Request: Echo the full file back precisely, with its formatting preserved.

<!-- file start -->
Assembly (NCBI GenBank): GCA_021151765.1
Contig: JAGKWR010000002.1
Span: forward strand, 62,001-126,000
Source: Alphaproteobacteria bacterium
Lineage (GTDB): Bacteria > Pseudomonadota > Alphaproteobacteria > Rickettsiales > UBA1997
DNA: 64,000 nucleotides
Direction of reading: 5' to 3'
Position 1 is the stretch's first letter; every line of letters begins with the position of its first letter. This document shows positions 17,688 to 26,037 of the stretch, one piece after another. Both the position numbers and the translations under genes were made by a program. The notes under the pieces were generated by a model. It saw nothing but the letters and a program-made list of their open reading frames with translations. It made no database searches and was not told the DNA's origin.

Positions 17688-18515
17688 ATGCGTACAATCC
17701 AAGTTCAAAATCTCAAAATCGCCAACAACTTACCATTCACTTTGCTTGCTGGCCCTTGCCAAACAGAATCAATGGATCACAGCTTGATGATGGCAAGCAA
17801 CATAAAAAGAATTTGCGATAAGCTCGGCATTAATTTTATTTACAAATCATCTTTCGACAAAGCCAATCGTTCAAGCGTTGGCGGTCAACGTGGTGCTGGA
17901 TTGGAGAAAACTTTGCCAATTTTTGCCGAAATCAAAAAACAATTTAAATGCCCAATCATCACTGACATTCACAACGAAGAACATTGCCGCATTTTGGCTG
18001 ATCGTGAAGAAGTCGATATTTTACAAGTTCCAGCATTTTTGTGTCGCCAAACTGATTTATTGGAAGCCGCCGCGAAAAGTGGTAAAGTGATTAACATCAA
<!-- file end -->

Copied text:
Assembly (NCBI GenBank): GCA_021151765.1
Contig: JAGKWR010000002.1
Span: forward strand, 62,001-126,000
Source: Alphaproteobacteria bacterium
Lineage (GTDB): Bacteria > Pseudomonadota > Alphaproteobacteria > Rickettsiales > UBA1997
DNA: 64,000 nucleotides
Direction of reading: 5' to 3'
Position 1 is the stretch's first letter; every line of letters begins with the position of its first letter. This document shows positions 17,688 to 26,037 of the stretch, one piece after another. Both the position numbers and the translations under genes were made by a program. The notes under the pieces were generated by a model. It saw nothing but the letters and a program-made list of their open reading frames with translations. It made no database searches and was not told the DNA's origin.

Positions 17688-18515
17688 ATGCGTACAATCC
17701 AAGTTCAAAATCTCAAAATCGCCAACAACTTACCATTCACTTTGCTTGCTGGCCCTTGCCAAACAGAATCAATGGATCACAGCTTGATGATGGCAAGCAA
17801 CATAAAAAGAATTTGCGATAAGCTCGGCATTAATTTTATTTACAAATCATCTTTCGACAAAGCCAATCGTTCAAGCGTTGGCGGTCAACGTGGTGCTGGA
17901 TTGGAGAAAACTTTGCCAATTTTTGCCGAAATCAAAAAACAATTTAAATGCCCAATCATCACTGACATTCACAACGAAGAACATTGCCGCATTTTGGCTG
18001 ATCGTGAAGAAGTCGATATTTTACAAGTTCCAGCATTTTTGTGTCGCCAAACTGATTTATTGGAAGCCGCCGCGAAAAGTGGTAAAGTGATTAACATCAA